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Philips Sonicare 3100 Sonic Electric Toothbrush review: Slim and quiet

Philips Sonicare 3100 Sonic Electric Toothbrush review: Slim and quiet

Philips Sonicare 3100

Call me old-fashioned, but I'm not sold on electric toothbrushes yet. I have tried them on and off over the years, but have always fallen back to manual brushing. The Philips Sonicare 3100 Sonic Electric Toothbrush, though, may yet change my mind, thanks to its slim design, and quiet operation.

Quick specs

  • Sonic technology
  • Quadpacer and SmarTimer features
  • Slim ergonomic design
  • 14-day battery life

There are basically two big brands when it comes to electric toothbrushes — Oral-B and Philips. The key difference is the type of brush head. Philips uses vibrating bristles that look more like a manual toothbrush, while Oral-B has a round oscillating brush head. Having tried both, I would say Oral-B feels easier to get the hang of it. It took me a while to figure out the Philips Sonicare 3100, like how to navigate it from tooth to tooth, the angle to hold the toothbrush, and so-on. In comparison, the Oral-B toothbrush was noisier, and bulkier. But in terms of how effective they cleaned my teeth, it's basically a tie based on a side-by-side testing. Ultimately, it all boils down to your personal preference.

Philips Sonicare 3100
Credit: Vincent Chang/Can Buy or Not

The Sonicare 3100 comes with a pressure sensor that helpfully lets you know if you're pushing the toothbrush too hard against your teeth or gums. It takes quite a bit of force to trigger it. You must really be doing it wrong to get the pulsing sound warning. Like many electric toothbrushes, the Sonicare has a built-in 2-minute timer (SmarTimer) that's divided into four 30-second segments. Basically, you should clean your teeth for at least 2 minutes, with 30 seconds spent equally on each quadrant of your teeth. There's like an audio cue every 30 seconds (Quadpacer), and the toothbrush actually stops automatically after 2 minutes. I feel that this timer, also available in some form in other brands, is one of the reasons to get an electric toothbrush over a manual one.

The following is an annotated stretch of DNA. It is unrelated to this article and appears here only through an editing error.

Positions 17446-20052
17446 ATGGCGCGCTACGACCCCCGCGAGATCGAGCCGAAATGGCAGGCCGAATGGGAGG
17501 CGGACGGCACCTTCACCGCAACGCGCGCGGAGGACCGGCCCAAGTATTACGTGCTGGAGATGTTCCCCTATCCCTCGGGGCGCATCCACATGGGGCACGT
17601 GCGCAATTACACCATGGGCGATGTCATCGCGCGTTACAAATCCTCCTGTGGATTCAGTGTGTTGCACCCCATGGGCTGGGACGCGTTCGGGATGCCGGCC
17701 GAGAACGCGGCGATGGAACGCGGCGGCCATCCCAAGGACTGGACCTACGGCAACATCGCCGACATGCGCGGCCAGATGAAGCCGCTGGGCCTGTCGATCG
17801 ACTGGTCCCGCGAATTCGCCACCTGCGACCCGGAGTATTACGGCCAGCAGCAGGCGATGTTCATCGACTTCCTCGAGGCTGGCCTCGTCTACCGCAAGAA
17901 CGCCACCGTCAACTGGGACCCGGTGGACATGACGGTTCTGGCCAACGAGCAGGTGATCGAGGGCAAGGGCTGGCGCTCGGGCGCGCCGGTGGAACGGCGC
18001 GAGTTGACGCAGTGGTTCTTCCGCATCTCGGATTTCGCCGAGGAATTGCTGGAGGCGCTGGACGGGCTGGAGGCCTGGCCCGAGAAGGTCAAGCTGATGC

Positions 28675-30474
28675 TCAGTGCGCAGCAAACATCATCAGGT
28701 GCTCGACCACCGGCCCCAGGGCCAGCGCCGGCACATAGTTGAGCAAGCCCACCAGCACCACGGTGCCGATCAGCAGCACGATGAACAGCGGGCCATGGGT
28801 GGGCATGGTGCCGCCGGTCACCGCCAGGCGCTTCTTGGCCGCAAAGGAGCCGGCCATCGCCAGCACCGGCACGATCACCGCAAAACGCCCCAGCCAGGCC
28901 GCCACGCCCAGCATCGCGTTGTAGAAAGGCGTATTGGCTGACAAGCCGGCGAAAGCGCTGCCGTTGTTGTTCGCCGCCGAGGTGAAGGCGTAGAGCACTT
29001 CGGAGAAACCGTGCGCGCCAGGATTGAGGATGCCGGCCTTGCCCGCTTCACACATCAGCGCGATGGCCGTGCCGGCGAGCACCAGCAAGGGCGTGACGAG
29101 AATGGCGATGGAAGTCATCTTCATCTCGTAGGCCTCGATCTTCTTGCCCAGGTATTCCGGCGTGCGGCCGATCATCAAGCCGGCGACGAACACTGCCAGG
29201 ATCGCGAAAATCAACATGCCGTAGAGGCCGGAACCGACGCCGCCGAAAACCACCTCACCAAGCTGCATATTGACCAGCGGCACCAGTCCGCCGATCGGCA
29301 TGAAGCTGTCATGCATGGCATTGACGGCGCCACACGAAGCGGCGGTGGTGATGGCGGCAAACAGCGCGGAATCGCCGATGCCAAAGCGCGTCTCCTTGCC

Philips Sonicare 3100
Credit: Philips

The Philips also has a brush head replacement feature that indicates when you should change the brush head, based on your usage. I haven't used it enough yet to see this feature in action. But there's supposed to be a light indicator on the toothbrush handle. In terms of battery life, the Sonicare 3100 comfortably lasts the two weeks touted by Philips. I have had to charge it once in my time (less than a month) with it. It doesn't come with a power adapter, which is fine (it has a USB-A cable). But I would have liked a travel case.

My Sonicare 3100 (HX3671/54) review set is a limited edition version that's in black. But from what I can tell, it's essentially similar to the white HX3671/23 model, which sells for S$99. I think it has just about all the features you'd want in an electric toothbrush. Sure, the higher-end models will have fancy smart features with Bluetooth connectivity, and what not. But in the end, I think the Sonicare 3100 gets the job done. And it's slimmer, and quieter than a similar Oral-B model. Pair the Sonicare 3100 with an oral irrigator like this one from Philips, and you're all set. Get it from Amazon SG, Lazada, and Shopee.

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Note: Review unit provided by Philips.

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Slim and quiet with all the essential features.

Available at Amazon SG
Available at Lazada
Buy it at Shopee

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